Darrow had already released his first self-titled solo LP in 1972 with Artist Proof, and his sophomore LP was released by United Artists in 1973. With a sound heavily influenced by and rooted in the traditional American musical forms Darrow loves so much–country, blues, jug-band, cajun music, bluegrass, and fiddle tunes–Chris Darrow comes out of the gate showcasing a list of influences nearly as long as the list of instruments which Darrow had already mastered. However, like a master craftsman he weaves it all together to form a musical tapestry of his own creation, allowing all the elements to work together seamlessly and create a cohesive and creative whole. Perhaps his greatest achievement with this album was the way in which it predicted the shift towards the more complex and genre bending approach we would come to see undertaken by singer songwriters in the years and decades following its release.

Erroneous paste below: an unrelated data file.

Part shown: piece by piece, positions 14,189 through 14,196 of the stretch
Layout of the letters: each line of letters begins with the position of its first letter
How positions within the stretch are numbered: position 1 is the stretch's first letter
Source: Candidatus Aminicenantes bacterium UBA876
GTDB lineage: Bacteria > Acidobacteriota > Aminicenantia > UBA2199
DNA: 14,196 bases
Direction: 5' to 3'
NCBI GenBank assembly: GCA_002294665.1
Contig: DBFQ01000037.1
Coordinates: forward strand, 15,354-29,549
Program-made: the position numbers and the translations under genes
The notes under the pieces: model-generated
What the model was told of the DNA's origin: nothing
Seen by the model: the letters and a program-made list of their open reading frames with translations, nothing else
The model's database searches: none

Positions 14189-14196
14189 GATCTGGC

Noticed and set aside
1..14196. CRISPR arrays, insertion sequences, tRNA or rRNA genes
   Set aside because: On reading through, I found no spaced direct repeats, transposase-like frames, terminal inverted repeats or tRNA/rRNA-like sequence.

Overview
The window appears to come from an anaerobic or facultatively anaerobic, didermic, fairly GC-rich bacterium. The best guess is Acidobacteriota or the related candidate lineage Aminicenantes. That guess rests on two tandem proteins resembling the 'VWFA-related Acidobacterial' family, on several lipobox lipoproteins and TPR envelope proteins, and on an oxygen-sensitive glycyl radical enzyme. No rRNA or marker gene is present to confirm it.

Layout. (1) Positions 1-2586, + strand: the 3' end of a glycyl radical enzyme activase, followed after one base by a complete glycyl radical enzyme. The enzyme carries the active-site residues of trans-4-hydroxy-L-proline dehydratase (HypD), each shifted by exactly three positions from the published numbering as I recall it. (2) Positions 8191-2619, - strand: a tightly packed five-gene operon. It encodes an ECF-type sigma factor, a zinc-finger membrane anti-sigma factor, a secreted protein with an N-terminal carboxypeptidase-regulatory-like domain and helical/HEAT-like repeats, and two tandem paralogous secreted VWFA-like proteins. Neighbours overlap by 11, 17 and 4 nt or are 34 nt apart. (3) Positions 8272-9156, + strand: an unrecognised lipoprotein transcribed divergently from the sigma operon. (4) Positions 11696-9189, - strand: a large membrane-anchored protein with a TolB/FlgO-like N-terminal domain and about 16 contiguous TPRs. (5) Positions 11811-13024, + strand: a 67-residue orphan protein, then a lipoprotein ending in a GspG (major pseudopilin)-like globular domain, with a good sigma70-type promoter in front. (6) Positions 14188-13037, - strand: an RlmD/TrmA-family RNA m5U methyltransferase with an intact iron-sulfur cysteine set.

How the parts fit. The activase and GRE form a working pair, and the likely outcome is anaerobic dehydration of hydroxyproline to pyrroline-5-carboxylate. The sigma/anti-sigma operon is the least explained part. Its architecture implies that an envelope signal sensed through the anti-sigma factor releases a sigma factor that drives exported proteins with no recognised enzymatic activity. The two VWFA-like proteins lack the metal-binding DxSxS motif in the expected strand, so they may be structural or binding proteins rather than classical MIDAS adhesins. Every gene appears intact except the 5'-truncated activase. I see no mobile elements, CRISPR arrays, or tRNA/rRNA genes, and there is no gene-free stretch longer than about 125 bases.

The highlight of the album, opening track “Albuquerque Rainbow”, sounds like that great lost “Exile On Main Street” outtake with Gram Parsons singing lead that we’ve been praying for all these years. Opening with just Chris and his guitar, this song is about as close to a perfect combination of country and rock as this record contains, matching tasteful pedal steel ornaments on an acoustic guitar driven tune with a catchy hook and Allman Brothers influenced harmonized guitar leads. With its easy going feel-good early 70′s rural vibes and upbeat tempo this song,which makes for a perfect addition to any road trip soundtrack, will not leave your head soon after you hear it.  “Take Good Care of Yourself”, with some exceptionally fine old-timey fiddling, anticipates the bluegrass/reggae sound that fellow Kaleidoscope member David Lindley would hint at on several of his future solo releases.